Ila Mishra and Vinod Kumar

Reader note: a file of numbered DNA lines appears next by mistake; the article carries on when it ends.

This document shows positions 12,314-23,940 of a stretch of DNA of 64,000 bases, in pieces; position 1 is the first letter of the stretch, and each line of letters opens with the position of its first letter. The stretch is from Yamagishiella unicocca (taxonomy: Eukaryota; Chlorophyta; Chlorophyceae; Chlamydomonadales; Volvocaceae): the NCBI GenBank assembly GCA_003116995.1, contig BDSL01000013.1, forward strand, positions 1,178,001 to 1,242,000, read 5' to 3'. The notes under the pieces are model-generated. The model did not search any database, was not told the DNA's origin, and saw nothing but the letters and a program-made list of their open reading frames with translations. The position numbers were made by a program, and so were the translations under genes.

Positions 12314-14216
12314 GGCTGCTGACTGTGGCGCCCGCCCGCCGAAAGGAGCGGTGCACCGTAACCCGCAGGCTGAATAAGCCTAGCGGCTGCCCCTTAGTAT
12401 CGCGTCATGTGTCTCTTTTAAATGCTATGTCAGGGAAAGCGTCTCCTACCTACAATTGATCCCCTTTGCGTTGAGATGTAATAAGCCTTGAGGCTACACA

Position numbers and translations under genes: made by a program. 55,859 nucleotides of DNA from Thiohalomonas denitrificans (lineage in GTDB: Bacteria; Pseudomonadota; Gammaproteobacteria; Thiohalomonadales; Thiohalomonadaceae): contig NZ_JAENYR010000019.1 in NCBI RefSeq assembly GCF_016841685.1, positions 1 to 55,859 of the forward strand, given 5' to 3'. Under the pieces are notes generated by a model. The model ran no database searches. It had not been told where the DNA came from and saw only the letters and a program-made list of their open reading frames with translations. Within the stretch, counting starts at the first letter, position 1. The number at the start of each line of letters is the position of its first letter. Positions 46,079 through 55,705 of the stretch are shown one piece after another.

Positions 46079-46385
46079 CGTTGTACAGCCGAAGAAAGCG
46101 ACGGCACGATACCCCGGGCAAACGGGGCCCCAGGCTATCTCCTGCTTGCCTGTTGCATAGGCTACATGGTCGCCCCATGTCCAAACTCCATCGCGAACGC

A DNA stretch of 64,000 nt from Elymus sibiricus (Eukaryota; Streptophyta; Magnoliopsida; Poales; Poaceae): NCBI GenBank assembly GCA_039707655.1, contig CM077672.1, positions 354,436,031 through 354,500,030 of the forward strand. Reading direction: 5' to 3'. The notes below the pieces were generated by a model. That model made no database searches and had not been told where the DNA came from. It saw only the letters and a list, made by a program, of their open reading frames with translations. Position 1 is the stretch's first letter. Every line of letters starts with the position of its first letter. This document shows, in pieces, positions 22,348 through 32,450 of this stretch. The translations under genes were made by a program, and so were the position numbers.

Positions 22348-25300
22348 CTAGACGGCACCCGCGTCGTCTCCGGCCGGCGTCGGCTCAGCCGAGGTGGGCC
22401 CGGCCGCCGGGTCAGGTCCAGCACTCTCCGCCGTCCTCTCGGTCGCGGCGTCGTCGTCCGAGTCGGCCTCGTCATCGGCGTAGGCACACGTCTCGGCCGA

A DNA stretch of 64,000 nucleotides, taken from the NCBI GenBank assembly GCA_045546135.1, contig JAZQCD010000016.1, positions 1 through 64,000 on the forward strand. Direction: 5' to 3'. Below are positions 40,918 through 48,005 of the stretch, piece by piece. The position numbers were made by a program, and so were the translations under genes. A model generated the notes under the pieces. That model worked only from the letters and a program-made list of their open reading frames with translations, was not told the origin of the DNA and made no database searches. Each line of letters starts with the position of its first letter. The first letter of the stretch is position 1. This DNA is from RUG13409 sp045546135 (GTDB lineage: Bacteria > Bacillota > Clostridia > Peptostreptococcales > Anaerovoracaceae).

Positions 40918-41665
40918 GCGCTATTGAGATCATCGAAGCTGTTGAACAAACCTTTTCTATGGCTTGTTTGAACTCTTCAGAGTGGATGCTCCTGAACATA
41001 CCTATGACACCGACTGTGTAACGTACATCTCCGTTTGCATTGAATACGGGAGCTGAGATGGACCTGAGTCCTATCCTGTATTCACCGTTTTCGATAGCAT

An abundant food supply is crucial to reproductive performance, as shown by restricted food availability experiments, in small-sized vertebrates including birds. However, whether daily feeding times affect reproduction is largely unknown. The present study investigated the effects of daily food availability times on reproductive performance and quality of eggs and offspring survivors in zebra finches (Taeniopygia guttata). In randomly paired birds kept under a 12 h:12 h light:dark cycle for about 52 weeks, food availability period was restricted to 4 h in the morning [morning food availability (FA) group] or evening (evening FA group), with controls provided with food ad libitum; thus, the daily food deprivation period began after 4 h of food availability in the morning food access group and was continuous with night-time starvation in the evening food access group. Both food restrictions adversely affected reproductive health, as shown by reduced sex steroid and mesotocin levels, but not general metabolism, as indicated by the absence of a difference in thyroxin and triiodothyronine levels. Restricting food access to a 4 h period negatively affected reproductive performance, although there were differences between pairs in the morning and evening FA groups. In particular, there was delayed onset of reproduction and compromised reproductive success in evening FA but not in morning FA pairs; conversely, offspring health was severely compromised in morning FA but not in evening FA group pairs. Furthermore, morning FA group females were in better health, implying a sex bias in parental food provisioning. Overall, we demonstrate trade-off of ‘quantity’ (number of offspring produced and/or survived) for ‘quality’ (how healthy offspring were) in response to daily food availability times in zebra finches, which, much like humans, are diurnal and retain the ability to reproduce throughout the year.